2. Kedi, sadly rate at King George’s Ilford is because any woman with any risk factors in pregancy or for labour will be cared for at Queen’s. Then 8% begins to sound high.

  3. We have an organisation in Australia called GETUP which created a discussion on this subject here in Australia where we have reports of Caesarian Rates up to 50% in one private hsopital and the rates are not reducing.

    The conversations were lively and I found my self fending off brick bats and insults from people who incessantly speak from their one experience which transfers to the entire world population – evidence based NUP. The title was unnecessarians and it reached the high ranking of 5th in line to be taken up by GET UP as an issue. A very powerful lobbying group – which is doing good things and can produce great outcomes

    This site dropped way off because not enough are educated enough to present an argument. and I and others just plain wore out. Although I did start getting sensible questions from a Medical Student in Tasmania who was highly insulting at first until he realised I was not going to insult back and may be I knew a lot more than him.

    I am an experienced midwife and nurse of over 50 years but in the latter part of my career I obtained higher degrees in Law Education Ethics and Health Sciences and became a Senior Lecturer. I taught Midwifery and General Nurse Graduates for over 15 years and prior to that passed on my knowledge in many clinical settings. I am now a lobbyist and continue to educate and consult about Lactation helping babies to breastfeed some continuing for up to 2 years and more.

  4. A few examples of GETUP chats The administration came in and stopped the insults being hurled and some were removed. I still occasionally get a new email on this subject.

    Chat_24 New comment on ‘Reduce Caesarean Rates’

    Lyn Cliff commented on Reduce Caesarean Rates

    The current caesarean rate is absolutely disgusting. Women absolutely need Continuity of care with a known midwife to bring these numbers down! Women need to educate themselves and they need the support of a known midwife to help them through the challenge of child birth. Natural childbirth feels like a glorious victory. Caesarians take this right of passage away from women.

    Carolyn Charles commented on Reduce Caesarean Rates

    While I am grateful that I live in a country where we have access to life saving technology should the need arise, I am appalled that our caesarean rates are so high. This speaks of so many other interests being served before the health and wellbeing of babies and mothers.

    The research is there, the WHO recommendations are there. There is no cogent argument to explain why so many women ‘require’ major surgery. No explanation of why having private health insurance is such a big predictor of a woman’s likelihood of having a caesarean. No questioning why obstetricians have gone from attending births only when required to become the star performer in a technological opera.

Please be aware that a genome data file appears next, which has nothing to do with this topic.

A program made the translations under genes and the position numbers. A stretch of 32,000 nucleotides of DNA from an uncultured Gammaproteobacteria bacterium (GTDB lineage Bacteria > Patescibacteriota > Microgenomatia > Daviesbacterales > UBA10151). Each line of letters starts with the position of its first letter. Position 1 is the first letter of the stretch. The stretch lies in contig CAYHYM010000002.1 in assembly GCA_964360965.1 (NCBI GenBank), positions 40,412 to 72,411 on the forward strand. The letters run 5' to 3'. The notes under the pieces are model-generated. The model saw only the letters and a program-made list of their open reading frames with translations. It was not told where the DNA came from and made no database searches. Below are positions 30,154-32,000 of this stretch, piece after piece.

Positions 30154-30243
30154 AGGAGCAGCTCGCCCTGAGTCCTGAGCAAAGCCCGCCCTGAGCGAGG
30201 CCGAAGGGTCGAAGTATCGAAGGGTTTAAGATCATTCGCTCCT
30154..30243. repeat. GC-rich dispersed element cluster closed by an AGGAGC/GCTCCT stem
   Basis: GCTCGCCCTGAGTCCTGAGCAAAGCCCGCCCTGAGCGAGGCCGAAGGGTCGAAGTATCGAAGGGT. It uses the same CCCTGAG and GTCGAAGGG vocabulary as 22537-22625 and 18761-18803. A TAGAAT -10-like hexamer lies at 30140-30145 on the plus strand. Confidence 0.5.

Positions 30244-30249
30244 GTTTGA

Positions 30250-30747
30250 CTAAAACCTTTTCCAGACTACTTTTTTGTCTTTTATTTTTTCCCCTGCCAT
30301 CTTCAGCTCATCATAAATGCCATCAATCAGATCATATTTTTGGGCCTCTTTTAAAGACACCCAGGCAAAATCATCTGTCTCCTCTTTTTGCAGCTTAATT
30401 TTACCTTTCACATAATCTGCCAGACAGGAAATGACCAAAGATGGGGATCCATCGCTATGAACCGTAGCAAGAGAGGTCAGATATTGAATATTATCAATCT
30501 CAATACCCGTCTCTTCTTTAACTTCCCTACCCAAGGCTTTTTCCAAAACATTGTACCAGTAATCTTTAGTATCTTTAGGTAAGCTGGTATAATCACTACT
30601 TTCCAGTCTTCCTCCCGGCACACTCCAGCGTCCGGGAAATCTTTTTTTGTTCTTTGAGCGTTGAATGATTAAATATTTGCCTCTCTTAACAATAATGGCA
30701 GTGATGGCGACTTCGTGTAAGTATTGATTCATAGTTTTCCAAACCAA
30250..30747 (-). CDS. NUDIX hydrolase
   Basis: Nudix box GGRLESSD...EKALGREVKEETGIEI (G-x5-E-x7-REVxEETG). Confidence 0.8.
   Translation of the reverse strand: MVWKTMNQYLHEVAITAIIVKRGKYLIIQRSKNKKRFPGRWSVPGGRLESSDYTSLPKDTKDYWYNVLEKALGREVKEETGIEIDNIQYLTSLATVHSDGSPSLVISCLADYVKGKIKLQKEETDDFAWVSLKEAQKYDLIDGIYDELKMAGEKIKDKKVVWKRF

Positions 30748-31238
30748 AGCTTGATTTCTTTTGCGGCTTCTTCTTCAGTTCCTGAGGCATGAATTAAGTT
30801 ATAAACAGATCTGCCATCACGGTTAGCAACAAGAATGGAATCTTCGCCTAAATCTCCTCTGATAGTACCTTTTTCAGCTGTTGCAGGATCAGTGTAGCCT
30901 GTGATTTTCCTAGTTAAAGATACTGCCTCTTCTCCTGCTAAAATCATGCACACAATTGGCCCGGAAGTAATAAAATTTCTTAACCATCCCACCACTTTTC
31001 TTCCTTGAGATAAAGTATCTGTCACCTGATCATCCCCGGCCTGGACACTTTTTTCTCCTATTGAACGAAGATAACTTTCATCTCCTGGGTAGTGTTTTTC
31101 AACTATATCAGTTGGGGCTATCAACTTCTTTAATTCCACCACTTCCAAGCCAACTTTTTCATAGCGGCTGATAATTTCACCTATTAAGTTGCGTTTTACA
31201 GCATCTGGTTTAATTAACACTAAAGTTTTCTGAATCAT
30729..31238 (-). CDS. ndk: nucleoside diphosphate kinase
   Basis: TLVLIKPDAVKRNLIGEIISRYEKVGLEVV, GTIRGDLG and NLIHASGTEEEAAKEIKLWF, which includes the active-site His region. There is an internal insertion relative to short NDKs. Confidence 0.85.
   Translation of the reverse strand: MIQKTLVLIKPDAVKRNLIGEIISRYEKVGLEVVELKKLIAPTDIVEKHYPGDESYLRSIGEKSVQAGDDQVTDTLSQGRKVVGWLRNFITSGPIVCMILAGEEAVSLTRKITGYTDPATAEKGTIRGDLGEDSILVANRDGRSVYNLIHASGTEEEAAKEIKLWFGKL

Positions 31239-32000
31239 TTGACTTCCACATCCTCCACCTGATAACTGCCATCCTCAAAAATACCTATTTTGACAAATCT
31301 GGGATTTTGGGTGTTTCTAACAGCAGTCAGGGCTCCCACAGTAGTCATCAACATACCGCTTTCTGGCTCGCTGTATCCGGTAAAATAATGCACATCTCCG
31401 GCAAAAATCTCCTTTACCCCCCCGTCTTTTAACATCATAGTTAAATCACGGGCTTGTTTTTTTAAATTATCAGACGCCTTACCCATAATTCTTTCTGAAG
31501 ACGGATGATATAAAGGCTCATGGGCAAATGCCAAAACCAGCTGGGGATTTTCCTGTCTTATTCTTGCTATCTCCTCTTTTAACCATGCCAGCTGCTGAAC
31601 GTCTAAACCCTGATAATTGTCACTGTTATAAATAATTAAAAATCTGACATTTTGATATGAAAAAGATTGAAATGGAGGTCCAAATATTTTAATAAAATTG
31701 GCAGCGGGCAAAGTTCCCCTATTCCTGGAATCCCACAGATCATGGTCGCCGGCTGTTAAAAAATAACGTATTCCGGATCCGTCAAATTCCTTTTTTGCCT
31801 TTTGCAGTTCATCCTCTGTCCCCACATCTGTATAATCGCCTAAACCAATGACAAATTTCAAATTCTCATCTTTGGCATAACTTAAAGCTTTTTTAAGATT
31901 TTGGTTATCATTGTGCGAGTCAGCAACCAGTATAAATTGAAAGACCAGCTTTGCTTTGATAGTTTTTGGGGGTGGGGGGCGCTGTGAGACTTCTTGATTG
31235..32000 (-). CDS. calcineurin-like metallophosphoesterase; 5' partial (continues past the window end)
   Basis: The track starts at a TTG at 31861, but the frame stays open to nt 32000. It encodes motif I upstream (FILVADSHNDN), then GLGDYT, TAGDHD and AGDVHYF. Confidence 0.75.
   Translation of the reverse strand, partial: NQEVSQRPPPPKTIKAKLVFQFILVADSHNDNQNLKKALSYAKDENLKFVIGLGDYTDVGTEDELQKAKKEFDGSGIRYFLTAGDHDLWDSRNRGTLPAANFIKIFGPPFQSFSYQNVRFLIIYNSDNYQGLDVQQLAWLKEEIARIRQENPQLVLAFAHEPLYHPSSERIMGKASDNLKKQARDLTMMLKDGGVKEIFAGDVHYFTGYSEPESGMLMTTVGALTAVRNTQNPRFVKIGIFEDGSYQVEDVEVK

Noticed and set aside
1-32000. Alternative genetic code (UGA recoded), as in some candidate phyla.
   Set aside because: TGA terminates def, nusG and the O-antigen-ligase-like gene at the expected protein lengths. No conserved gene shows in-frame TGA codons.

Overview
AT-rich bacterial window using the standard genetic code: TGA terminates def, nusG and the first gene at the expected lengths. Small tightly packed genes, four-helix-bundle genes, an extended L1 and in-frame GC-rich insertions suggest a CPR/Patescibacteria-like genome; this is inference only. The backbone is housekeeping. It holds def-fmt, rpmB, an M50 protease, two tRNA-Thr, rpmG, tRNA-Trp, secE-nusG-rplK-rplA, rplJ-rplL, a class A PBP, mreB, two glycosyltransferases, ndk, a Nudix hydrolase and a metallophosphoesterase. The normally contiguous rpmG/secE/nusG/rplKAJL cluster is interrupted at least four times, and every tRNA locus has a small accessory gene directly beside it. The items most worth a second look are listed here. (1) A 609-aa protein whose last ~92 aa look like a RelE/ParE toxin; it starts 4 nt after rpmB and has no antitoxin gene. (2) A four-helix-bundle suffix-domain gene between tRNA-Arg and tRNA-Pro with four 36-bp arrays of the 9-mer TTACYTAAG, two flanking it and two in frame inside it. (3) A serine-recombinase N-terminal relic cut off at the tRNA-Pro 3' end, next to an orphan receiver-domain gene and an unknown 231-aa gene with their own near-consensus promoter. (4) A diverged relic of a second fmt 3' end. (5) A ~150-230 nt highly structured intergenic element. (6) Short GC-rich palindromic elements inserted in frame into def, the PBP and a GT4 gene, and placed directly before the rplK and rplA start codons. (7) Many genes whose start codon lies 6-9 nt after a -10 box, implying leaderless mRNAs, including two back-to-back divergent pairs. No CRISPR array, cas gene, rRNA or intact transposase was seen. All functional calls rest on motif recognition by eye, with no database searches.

Unnecessary surgery is dangerous and traumatic for mothers, babies and their families, it is expensive and wasteful of health budget dollars, it affects feeding, bonding, future birth outcomes. Huge ramifications that are brushed over by hospital staff who have contributed to making it seem almost equal to normal vaginal birth.

    Put birth back into the hands of women, mothers, midwives, and call the doctor only if and when s/he is needed. Stop ‘managing’ and commercialising pregnancy, labour and birth.


    Lee Keegan commented on Reduce Caesarean Rates

    I agree that the current caesarean rate in Australia is way too high, if there was more education about how important the birthing environment is to the birthing Mother, such as soft lighting, quiet, relaxing music and homely atmosphere etc., as well as pre-natal class information being focussed more on the miracle and ease of natural birth, rather than ‘pain relief choices’ and fear, I doubt the rates would be as high. Women need to feel as though they are totally empowered and able to bring new life into the world, rather than being in need of medical assistance, as if they are experiencing some terrible illness, requiring rescue.

    Kate (admin) commented on Reduce Caesarean Rates

    Hi All,

    It’s great to see inspired and passionate conversations around birthing options, please keep the comments coming.

    A few points:
    This is a public forum and respectful debate is encouraged. That is, questions are able to be asked, and differences of opinion are welcomed, so long as commenters have respect for fellow GetUp community members and their opinions, and refrain from personal attacks.

    Personal attacks and threats of any kind will not be tolerated. It is disappointing that this has occurred. Please consider this a polite warning, and be aware that any comments made on this topic from now on that are abusive, derogatory, or in any way threatening to another individual/group will be removed, and the instigator blocked from this site.

    That said, please continue the conversation, the GetUp team has been enjoying reading your thoughts on this and the other campaign ideas on the forum. Just make sure you keep things nice.

  5. Well-said Kedi. What is the ref to Cochrane please?

  6. The other risk factor for caesarean – the ultimate and first intervention. Leaving home and walking into a hospital. Then birth becomes normal only in retrospect.

    Jane A-C